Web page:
Tiffany Pinckney, New Yorker, is a Covid-19 recovered patient who had donated her blood to Mt Sinai hospital to find a cure/treatment.
In early March, Pinckney developed symptons associated with coronavirus - including a fever and chills, shortness of breath, and immense chest pain.
Pinckney made a full recovery from COVID-19, and is now trying to help doctors to save more lives from the deadly disease.
Doctors hope that plasma from her blood, which contains the neutralising antibody that saved her from COVID-19, may be used to treat patients sick with the virus, by reducing the severity of the illness.
She joins Ryan Bridge on Magic Drive to explain her journey.
Ryan started off asking about the process Pinckney went through after she was diagnosed with COVID19.
"Once I tested positive, I had to quarantine for 18 days before they called me back in. They took blood from me to make sure the virus is not living in the blood. The very next day I received a call from the medical facility and they said "we have amazing news, you no longer have COVID-19 but you're body is producing antibodies at a rapid pace."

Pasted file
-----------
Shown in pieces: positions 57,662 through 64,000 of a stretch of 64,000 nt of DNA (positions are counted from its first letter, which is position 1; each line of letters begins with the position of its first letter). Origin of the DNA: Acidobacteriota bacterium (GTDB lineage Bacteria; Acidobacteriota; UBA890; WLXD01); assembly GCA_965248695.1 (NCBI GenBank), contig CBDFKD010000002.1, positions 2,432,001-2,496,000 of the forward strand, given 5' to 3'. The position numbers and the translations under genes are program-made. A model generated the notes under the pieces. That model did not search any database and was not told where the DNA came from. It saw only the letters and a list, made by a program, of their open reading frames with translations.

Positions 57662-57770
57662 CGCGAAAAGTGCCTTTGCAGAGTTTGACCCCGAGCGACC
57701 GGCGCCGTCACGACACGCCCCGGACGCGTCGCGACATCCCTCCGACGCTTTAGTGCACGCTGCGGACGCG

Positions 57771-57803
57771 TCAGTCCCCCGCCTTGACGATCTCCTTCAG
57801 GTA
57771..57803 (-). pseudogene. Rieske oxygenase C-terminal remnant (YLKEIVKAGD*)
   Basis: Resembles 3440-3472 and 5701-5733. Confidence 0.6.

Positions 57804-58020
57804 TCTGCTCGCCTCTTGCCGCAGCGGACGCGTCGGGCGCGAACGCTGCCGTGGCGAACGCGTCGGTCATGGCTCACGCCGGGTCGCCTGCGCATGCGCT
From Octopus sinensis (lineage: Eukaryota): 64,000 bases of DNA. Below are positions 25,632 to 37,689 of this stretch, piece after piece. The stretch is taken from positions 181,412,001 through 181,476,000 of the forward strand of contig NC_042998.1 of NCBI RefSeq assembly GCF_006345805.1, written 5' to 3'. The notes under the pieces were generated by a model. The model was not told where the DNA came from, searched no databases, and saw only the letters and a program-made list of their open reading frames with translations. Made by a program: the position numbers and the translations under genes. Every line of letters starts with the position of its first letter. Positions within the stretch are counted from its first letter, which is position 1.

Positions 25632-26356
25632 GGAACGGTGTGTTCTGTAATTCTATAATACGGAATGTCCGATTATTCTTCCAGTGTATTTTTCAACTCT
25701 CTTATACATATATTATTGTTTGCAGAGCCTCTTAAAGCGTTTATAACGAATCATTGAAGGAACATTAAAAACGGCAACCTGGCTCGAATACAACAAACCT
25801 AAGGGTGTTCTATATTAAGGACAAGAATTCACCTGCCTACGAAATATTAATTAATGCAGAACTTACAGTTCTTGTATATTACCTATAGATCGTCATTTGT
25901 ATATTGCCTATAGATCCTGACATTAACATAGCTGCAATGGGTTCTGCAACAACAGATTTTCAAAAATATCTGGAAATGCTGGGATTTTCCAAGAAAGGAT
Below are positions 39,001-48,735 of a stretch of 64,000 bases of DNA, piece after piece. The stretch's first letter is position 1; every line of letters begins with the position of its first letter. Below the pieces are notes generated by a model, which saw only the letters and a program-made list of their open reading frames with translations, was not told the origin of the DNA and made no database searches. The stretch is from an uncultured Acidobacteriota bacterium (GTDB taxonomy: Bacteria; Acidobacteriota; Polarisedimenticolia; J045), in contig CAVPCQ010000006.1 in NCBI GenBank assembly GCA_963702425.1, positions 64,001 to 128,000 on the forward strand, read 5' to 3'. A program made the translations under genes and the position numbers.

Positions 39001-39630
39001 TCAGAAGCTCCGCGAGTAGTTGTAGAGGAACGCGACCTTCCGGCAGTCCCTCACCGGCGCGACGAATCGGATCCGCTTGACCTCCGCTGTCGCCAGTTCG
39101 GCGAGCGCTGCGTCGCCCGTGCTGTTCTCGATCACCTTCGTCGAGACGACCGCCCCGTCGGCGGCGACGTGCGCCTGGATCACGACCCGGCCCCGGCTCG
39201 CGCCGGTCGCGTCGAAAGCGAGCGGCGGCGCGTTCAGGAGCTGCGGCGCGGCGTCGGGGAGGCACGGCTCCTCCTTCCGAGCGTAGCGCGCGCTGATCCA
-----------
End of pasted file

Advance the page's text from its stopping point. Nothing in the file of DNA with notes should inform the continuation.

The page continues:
She continues. "They asked would I be willing to go to a blood center to withdraw blood, so they can look at [the blood] and see what it's doing, cause it could potentially help hundreds of thousands of people. I agreed and went in."
"They took 600ml of blood, and out of the blood what they were taking was plasma."
I was one of the first people who recovered but I producing antibodies rapidly.
Ryan asks why was her body over-producing antibodies, did they tell her? "No, they didn't indicate why. It seems as if they were trying to find out why as well."
"When they took the blood/plasma, what they wanted to see was if the plasma would in fact help someone else. The bigger question is, will this help someone else who is on a respirator who isn't doing well at all?"
"They took the plasma. They got back to me and said yes it has, it has helped someone. That was two and a half weeks ago. They didn't want to give false positives because everybody's body is different and one thing might work today but not tomorrow, but they gave the plasma to someone and wanted to give it a couple weeks see what was going on."
I was made aware it did help one person. Tomorrow I'm going back to give more.
Ryan follows up by confirming that the doctors say it can help reduce the severity of the illness, but not cure it, and asks how does it feel knowing your blood might help people to suffer less?
"It's overwhelming sometimes. I definitely feel like an anomoly. Mt Sinai called me a "needle in a haystack", and we're just hoping this works. It is definitely overwhelming but I am humbled by it to be able to help anyone.
If anyone can help. I don't see why not.